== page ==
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Re: Commonly accepted style guide?

by bluto (Curate)
on Sep 29, 2005 at 15:25 UTC ( #496143=note: print w/ replies, xml ) Need Help??


in reply to Commonly accepted style guide?

Do you feel you can rate the experience level of the author by how the code looks, both in Perl and programming in general?

For some reason this question comes up from time to time, as if there is some fascination with it, but the answer is still "No". Experience and writing maintainable code don't always overlap.

I've seen lots of code, some from some very smart people, that looks hideous but runs well. In general it continues to run well as long as they are the ones to maintain it (or they hire someone very smart). Is this good? No, especially not in the long run, but it doesn't say a thing about their experience level. One guy I know does the work of several programmers, with few bugs in his code, but he writes very "old school" C that would make most people cringe.

In order to determine the experience level, you need to go beyond how it "looks". Just because someone uses...

for($i = 0; $i < 10; $i++)

... in perl doesn't mean they are inexperienced. They may be doing this since they are old C programmers new to perl, or so that other C programmers that work with them could pick up the code easily.

The real way is to determine experience is to answer the question: How many actual bugs does this code currently (or initially) have? Examining the code sometimes turns these up, but testing and QA bean counting are probably better for this.


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Re^2: Commonly accepted style guide?
by dragonchild (Archbishop) on Sep 29, 2005 at 16:54 UTC
    One guy I know does the work of several programmers, with few bugs in his code, but he writes very "old school" C that would make most people cringe.

    So, this guy's code would pass criterion #1, but not criterion #2? To me, well-written code passes both criteria, and (imho) style is an important part of that.


    My criteria for good software:
    1. Does it work?
    2. Can someone else come in, make a change, and be reasonably certain no bugs were introduced?
      Can someone else come in, make a change, and be reasonably certain no bugs were introduced?
      Don't you also need to qualify the experience level of "someone else". Some people are baffled by high minded notions like recursion and others can crank out a lisp compiler on a lunch break. Maybe a disclaimer?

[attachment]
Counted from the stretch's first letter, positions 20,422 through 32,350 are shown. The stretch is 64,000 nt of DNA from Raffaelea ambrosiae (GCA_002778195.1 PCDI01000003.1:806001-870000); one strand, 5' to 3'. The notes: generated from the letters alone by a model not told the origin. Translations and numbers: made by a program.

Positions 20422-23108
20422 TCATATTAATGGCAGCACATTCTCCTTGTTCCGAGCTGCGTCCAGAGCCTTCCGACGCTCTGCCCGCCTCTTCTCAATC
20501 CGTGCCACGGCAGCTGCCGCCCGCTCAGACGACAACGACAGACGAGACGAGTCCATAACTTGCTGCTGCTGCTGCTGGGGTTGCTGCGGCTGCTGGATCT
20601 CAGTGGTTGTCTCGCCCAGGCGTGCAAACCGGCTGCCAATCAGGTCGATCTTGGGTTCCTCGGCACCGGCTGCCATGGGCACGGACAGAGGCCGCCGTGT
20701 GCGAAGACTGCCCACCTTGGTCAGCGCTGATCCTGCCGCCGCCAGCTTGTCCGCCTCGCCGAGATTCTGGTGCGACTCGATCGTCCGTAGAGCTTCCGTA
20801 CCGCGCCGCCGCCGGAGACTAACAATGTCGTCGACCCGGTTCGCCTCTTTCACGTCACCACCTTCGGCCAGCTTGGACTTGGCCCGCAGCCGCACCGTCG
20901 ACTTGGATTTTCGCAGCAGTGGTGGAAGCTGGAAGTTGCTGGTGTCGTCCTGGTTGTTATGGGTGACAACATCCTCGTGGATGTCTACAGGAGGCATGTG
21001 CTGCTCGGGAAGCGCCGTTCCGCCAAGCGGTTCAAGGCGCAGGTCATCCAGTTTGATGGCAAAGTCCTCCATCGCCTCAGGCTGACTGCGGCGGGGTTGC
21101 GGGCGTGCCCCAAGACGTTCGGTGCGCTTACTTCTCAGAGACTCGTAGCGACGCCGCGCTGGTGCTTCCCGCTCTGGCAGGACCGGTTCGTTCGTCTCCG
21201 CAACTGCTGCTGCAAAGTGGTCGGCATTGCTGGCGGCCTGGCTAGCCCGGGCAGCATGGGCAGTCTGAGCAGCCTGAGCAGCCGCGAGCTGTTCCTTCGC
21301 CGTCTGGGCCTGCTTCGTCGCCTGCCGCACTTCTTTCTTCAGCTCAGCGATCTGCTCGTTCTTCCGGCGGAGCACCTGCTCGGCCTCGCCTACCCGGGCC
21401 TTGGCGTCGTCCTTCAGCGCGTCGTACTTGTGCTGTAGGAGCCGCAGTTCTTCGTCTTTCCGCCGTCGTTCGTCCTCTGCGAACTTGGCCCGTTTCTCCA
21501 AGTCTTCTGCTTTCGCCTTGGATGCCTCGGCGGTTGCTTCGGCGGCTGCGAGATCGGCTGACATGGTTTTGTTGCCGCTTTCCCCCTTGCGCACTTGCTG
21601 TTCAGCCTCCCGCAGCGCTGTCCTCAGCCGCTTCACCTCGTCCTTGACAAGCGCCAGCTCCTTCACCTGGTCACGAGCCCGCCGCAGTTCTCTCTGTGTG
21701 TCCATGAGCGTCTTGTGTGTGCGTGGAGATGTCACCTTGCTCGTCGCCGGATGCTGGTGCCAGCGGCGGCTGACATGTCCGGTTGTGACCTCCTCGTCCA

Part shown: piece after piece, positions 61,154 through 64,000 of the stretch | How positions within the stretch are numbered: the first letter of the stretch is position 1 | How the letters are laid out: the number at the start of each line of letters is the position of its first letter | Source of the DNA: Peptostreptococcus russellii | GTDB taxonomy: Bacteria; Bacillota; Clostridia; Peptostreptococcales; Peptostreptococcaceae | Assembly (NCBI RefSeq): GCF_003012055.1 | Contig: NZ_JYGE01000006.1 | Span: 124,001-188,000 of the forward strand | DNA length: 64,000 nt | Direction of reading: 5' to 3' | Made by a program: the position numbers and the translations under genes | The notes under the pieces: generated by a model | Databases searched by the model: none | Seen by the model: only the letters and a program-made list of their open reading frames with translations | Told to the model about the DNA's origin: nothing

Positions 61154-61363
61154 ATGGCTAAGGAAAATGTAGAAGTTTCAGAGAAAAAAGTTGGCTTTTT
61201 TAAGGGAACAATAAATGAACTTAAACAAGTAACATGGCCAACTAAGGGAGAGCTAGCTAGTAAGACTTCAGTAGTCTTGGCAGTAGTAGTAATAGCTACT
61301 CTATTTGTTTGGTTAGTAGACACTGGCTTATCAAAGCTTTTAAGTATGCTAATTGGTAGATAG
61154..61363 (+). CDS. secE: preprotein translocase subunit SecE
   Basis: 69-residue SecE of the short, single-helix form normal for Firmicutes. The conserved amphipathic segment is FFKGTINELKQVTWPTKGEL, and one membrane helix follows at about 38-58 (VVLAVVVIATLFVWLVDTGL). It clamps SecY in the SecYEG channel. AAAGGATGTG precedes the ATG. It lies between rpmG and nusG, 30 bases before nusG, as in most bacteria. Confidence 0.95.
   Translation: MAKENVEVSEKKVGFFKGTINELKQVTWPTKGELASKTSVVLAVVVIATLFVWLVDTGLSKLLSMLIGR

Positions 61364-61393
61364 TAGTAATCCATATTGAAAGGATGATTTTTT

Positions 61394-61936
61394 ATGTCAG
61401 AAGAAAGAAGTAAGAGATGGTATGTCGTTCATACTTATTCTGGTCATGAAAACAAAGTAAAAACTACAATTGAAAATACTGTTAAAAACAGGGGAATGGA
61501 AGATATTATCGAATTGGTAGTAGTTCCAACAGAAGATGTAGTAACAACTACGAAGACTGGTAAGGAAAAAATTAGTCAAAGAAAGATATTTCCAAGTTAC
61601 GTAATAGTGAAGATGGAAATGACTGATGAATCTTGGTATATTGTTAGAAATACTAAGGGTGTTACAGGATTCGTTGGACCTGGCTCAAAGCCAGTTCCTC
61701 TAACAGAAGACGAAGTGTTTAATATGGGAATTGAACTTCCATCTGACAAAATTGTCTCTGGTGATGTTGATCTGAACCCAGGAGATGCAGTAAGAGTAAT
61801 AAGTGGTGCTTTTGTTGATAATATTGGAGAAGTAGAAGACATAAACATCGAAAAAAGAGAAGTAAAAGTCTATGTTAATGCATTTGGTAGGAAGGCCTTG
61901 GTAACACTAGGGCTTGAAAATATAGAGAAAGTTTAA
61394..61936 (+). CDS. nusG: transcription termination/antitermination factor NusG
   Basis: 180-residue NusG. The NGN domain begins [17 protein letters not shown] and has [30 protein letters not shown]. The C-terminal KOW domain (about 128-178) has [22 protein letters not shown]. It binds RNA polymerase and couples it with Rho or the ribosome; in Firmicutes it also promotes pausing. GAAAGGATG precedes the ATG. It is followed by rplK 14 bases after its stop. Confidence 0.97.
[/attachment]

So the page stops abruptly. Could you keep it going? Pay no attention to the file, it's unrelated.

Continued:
Can a professional of average compentence come in, make a change, and be reasonably certain no bugs were introduced?
        Don't you also need to qualify the experience level of "someone else". ... Can a professional of average compentence ...

        A professional is a professional. A thousand years ago, under the guild system, if someone claimed to be of a specific rank in a guild, you could be reasonably certain that this person could do X, Y, and Z. You (usually) didn't get awarded a given rank without having performed a certain amount of work to demonstrate your skill.

        I'm not advocating that Perl go the route of certifications or other such items. But, when I write code to be maintained by other Perl professionals, I expect a strong understanding of certain concepts. Things like recursion, references, safe I/O interaction, and the like. I expect a passing familiarity with others, such as the symbol table.

        No, I don't expect that only wizards will maintain my code, but I also don't expect that monkeys will, either. Now, if my employer chooses to employ a monkey to maintain my code after asking me to write Hal (of "I can't let you do that, Dave" fame), that's my employer's problem, not mine.


        My criteria for good software:
        1. Does it work?
        2. Can someone else come in, make a change, and be reasonably certain no bugs were introduced?
      I agree with you. I'm not saying this guy is doing anyone any favors by being extra "productive". I'm just addressing a single point that seems to keep comming up. I'm only saying that you can't determine experience by just taking a quick look at the code.

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